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Another day, another hearing on controversial NASA plans

Posted: March 24, 2010

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Lawmakers took more shots Wednesday at NASA's plans to turn over human spaceflight to commercial operators, and some members of Congress questioned whether the agency broke the law by deferring some work on the scrapped Constellation program.

"We are here today because the president's budget has been found deficient by this Congress and by the American people," said Rep. Gabrielle Giffords, D-Ariz., chairwoman of the House Science and Technology Committee's subcommittee overseeing NASA.

The subcommittee's hearing Wednesday discussed Congress's roles in crafting NASA's human spaceflight policy.

Thomas Young, a respected former aerospace executive, said commercial companies will not be ready to take over human space transportation in the near future.

"I believe we are a long way from having a commercial industry capable of satisfying human space transportation needs," Young said in prepared testimony. "In my view, this is a risk too high and not a responsible course. The commercial crew option should not be approved."

NASA officials previously stated they expected private firms to be ready for duty by 2016. Some companies, including SpaceX, claim they can field a human-rated spacecraft within about three years.

Pete Olson, a Texas Republican and ranking minority member of the House Subcommittee on Space and Aeronautics, said he believes commercial space travel providers should enter the business incrementally. The companies should first demonstrate their ability to deliver cargo to the International Space Station before being entrusted for piloted missions, according to Olson.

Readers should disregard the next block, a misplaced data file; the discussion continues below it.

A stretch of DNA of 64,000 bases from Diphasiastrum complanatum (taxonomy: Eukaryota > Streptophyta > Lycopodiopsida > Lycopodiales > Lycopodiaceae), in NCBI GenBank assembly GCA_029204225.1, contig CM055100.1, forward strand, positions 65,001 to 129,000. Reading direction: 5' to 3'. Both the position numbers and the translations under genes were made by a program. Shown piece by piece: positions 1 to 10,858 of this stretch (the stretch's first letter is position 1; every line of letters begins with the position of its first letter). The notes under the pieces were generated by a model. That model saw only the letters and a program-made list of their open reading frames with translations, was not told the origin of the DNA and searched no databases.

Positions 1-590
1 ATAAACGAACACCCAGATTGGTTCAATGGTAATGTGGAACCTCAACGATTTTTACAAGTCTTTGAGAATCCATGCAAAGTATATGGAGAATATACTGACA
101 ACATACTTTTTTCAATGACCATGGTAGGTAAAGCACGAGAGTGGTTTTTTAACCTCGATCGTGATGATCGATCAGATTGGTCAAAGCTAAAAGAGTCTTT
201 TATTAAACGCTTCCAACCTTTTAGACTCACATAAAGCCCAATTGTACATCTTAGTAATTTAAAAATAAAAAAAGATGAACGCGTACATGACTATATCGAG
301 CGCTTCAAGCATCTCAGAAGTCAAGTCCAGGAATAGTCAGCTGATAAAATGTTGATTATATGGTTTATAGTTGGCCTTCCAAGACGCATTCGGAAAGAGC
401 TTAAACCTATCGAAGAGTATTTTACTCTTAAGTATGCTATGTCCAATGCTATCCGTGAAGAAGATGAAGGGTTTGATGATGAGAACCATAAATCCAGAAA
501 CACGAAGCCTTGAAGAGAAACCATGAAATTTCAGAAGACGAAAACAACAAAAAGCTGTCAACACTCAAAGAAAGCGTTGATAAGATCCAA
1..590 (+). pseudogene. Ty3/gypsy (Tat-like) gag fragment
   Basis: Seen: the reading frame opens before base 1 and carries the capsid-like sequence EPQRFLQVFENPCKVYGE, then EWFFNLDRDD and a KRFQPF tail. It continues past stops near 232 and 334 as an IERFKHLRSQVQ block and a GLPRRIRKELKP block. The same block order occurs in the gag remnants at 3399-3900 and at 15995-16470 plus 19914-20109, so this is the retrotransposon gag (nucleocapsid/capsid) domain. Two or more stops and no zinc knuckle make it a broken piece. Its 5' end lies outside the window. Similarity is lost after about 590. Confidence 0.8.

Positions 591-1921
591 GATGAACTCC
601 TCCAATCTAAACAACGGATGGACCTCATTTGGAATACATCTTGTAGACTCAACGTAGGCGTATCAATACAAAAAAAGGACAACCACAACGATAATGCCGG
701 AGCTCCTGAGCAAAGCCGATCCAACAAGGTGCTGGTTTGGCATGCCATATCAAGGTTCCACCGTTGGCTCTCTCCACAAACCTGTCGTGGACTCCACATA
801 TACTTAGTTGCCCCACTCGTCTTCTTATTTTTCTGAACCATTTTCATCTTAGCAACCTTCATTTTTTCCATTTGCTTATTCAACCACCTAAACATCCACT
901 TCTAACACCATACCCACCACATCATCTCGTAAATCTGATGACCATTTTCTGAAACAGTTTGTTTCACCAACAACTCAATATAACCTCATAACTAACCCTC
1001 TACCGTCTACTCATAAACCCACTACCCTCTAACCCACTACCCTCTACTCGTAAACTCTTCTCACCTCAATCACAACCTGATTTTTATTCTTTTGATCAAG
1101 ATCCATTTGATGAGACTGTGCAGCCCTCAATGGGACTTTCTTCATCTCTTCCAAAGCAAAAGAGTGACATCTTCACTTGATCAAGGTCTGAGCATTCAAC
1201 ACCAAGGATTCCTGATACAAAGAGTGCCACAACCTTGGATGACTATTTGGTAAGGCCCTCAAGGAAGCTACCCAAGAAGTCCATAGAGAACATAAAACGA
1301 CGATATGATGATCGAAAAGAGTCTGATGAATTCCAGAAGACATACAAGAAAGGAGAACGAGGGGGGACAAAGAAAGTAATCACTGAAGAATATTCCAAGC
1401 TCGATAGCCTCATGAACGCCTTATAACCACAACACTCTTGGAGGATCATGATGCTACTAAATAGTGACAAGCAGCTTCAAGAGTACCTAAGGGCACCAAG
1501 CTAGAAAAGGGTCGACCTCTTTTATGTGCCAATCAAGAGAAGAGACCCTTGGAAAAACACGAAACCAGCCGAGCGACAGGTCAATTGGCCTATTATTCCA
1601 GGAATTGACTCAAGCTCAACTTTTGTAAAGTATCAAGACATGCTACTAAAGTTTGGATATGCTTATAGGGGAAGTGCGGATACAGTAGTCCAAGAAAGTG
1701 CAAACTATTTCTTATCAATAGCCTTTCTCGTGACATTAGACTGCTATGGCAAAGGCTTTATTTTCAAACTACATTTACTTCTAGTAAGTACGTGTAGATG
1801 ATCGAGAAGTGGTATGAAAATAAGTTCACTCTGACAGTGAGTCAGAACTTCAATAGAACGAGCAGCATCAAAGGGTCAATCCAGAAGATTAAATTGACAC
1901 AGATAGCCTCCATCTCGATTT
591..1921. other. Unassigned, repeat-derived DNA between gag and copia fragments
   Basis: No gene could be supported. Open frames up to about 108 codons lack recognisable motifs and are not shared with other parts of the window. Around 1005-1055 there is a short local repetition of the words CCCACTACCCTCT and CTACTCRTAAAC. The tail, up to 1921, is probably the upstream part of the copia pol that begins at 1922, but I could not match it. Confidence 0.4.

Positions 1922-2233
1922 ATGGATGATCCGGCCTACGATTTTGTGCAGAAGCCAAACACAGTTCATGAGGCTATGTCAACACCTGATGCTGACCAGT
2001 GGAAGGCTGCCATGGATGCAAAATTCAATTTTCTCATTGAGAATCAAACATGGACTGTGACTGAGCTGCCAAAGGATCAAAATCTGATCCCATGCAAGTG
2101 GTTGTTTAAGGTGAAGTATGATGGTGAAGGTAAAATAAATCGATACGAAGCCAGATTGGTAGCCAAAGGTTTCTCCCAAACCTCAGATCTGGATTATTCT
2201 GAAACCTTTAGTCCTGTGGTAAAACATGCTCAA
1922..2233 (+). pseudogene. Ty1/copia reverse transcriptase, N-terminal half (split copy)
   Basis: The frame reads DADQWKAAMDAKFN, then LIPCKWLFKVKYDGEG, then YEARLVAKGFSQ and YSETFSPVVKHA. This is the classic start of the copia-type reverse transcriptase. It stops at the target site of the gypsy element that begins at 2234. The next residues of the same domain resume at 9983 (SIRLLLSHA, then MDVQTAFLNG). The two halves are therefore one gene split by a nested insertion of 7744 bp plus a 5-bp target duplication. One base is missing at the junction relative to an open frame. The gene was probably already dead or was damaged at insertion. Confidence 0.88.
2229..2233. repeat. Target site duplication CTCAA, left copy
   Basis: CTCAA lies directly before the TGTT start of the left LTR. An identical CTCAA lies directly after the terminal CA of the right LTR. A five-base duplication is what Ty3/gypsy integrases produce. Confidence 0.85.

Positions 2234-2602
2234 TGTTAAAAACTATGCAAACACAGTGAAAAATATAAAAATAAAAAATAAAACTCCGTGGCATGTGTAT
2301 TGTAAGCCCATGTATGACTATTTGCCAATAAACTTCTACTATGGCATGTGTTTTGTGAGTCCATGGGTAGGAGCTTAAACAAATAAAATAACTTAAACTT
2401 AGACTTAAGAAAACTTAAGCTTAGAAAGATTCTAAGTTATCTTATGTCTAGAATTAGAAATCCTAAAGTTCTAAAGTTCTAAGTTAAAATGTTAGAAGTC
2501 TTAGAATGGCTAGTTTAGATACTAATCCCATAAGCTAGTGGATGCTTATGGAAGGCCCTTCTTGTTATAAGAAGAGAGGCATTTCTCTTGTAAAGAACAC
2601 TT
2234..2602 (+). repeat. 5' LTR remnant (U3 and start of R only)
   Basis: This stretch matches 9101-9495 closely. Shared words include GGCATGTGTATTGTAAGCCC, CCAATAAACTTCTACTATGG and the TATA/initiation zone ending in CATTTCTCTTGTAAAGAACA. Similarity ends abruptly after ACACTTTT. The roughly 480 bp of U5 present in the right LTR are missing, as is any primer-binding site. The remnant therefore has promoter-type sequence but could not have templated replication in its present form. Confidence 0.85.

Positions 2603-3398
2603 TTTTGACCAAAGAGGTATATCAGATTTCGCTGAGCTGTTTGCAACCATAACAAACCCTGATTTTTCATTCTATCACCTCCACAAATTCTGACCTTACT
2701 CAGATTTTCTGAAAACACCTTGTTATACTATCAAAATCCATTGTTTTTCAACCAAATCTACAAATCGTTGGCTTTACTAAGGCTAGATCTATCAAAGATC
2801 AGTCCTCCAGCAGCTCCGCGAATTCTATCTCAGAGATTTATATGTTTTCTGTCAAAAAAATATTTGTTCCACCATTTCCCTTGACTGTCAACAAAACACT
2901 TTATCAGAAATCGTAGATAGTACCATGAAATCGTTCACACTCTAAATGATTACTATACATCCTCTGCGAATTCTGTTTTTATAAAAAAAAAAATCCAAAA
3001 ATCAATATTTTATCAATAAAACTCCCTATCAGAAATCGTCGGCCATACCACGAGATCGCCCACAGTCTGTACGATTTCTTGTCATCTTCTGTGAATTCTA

Rep. Dana Rohrabacher, R-Calif., was the lone voice on the House panel supporting the transition of human spaceflight to commercial firms.

"If we are going to be in space, we had better do it cost-effectively," Rohrabacher said. "And cost-effectively is not relying on the government. It's better to go with commercial and private people rather than a federal bureaucracy."

Lawmakers also questioned whether NASA has followed a law requiring Congressional approval of changes in the Constellation program.

NASA has held off on procuring early contracts for the Ares 5 rocket and the Altair lunar lander, delayed an engineering and ground services contract at the Kennedy Space Center, and directed Ares 1 contractors not to award subcontracts to other companies, according to Giffords.

Giffords cited language in NASA's fiscal year 2010 appropriations bill asserting Congressional control over the Constellation program.

"The bill requires that any program termination or elimination or the creation of any new program, project or activity not contemplated in the budget request must be approved in subsequent appropriations acts," legislators wrote in the budget bill's summary report last year.

Olson said the contract actions go against the spirit of the law, but Doug Cooke, a senior NASA manager, told the House subcommittee the agency is acting within the law.

"We are not directing the contractors to take actions [that are not in the contracts]," Cooke said.

NASA Administrator Charles Bolden told a House appropriations subcommittee Tuesday that his legal advisors agree the agency is complying with the legislation. Bolden also said he welcomed a pending Government Accountability Office investigation into whether NASA is violating law by formulating new plans and deferring some Constellation activities.

Cooke said a number of the contract delays were ordered last year as the Augustine commission began its independent review of the human space program.

"The marching orders now are [for] Constellation," Olson said. "That's what the appropriations bill language says. Until that changes, that's it."

A Senate appropriations subcommittee hearing on NASA was to be held Thursday morning, but lawmakers have rescheduled the event until April.